In 2013, Pavlensky held a political protest against repressive government policies. His art performance was called Carcas. His assistants brought him naked, wrapped in a multilayered cocoon of barbed wire, to the main entrance of the Legislative Assembly of Saint Petersburg. The artist remained silent, lying still in a half-bent position inside the cocoon, and did not react to the actions of others until he was released by the police with the help of the garden clippers.

To be frank, I felt like in a rest house. You can do sports, read, or gain some weight. But at the same time a person must not become obedient to the system.

Now let us talk about the glorification of the heroes. I am not a hero, I am an artist. A hero for me is like a symbol. Heroism refers to military sphere; it concerns military awards and privileges. Hero of USSR, Hero of Socialist Labor, Mother-heroine… A hero of the Greek tragedy is in pain, he suffers the deistic authority of the power. The choir echoes him. Hero is just a role, a character. I do not want to play any roles I just want to live.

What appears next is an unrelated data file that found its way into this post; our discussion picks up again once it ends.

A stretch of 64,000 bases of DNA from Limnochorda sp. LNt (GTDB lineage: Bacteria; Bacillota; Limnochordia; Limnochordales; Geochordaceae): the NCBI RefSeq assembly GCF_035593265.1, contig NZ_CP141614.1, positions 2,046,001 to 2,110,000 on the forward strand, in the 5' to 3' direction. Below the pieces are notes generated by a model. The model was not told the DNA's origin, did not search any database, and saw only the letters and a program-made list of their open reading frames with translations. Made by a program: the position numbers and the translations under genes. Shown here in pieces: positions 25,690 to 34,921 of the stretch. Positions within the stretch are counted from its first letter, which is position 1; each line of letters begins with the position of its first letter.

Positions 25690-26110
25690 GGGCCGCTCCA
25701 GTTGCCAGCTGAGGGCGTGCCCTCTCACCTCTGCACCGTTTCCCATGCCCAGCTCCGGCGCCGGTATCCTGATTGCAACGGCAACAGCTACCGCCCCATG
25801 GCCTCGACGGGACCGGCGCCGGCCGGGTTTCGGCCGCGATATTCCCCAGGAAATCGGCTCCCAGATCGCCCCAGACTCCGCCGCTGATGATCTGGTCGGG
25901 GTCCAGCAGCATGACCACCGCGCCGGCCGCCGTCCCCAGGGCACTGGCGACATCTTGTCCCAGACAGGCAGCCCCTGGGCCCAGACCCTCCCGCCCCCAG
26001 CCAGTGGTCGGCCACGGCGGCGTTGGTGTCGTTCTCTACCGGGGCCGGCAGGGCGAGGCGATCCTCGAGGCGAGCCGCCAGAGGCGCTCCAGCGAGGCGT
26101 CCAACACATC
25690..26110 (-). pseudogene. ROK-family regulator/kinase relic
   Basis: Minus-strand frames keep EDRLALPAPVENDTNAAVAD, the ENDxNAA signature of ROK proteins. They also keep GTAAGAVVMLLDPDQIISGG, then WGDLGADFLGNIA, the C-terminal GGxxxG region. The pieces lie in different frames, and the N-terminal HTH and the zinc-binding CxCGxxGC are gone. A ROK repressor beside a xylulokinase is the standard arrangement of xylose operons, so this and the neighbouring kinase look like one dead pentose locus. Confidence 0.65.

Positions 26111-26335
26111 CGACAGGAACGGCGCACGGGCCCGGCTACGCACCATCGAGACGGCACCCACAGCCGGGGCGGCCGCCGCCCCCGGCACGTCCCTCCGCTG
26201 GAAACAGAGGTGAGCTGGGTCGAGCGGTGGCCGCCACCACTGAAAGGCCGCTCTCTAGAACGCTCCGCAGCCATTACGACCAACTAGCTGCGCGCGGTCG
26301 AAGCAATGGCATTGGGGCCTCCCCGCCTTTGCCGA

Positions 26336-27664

In military terms, hero is a highest distinction. I am the part of my people, and I do not want to be separated. Glorification of a hero means his exclusion. Hero is always carrying responsibility. Heroization means segregation. I cut off my earlobe, I put it to death, and amputation is death. The same thing is with heroization.

In 2014, Pavlensky cut off his earlobe with a chef's knife while sitting naked on the roof of the infamous Serbsky Center to protest political abuse of psychiatry in Russia.

In Russia, the people, the masses are dead; maybe, they are just sleeping. Ukraine’s masses are rising, as we have witnessed it during Maidan. In Russia only few do resist, while in Ukraine the masses are acting.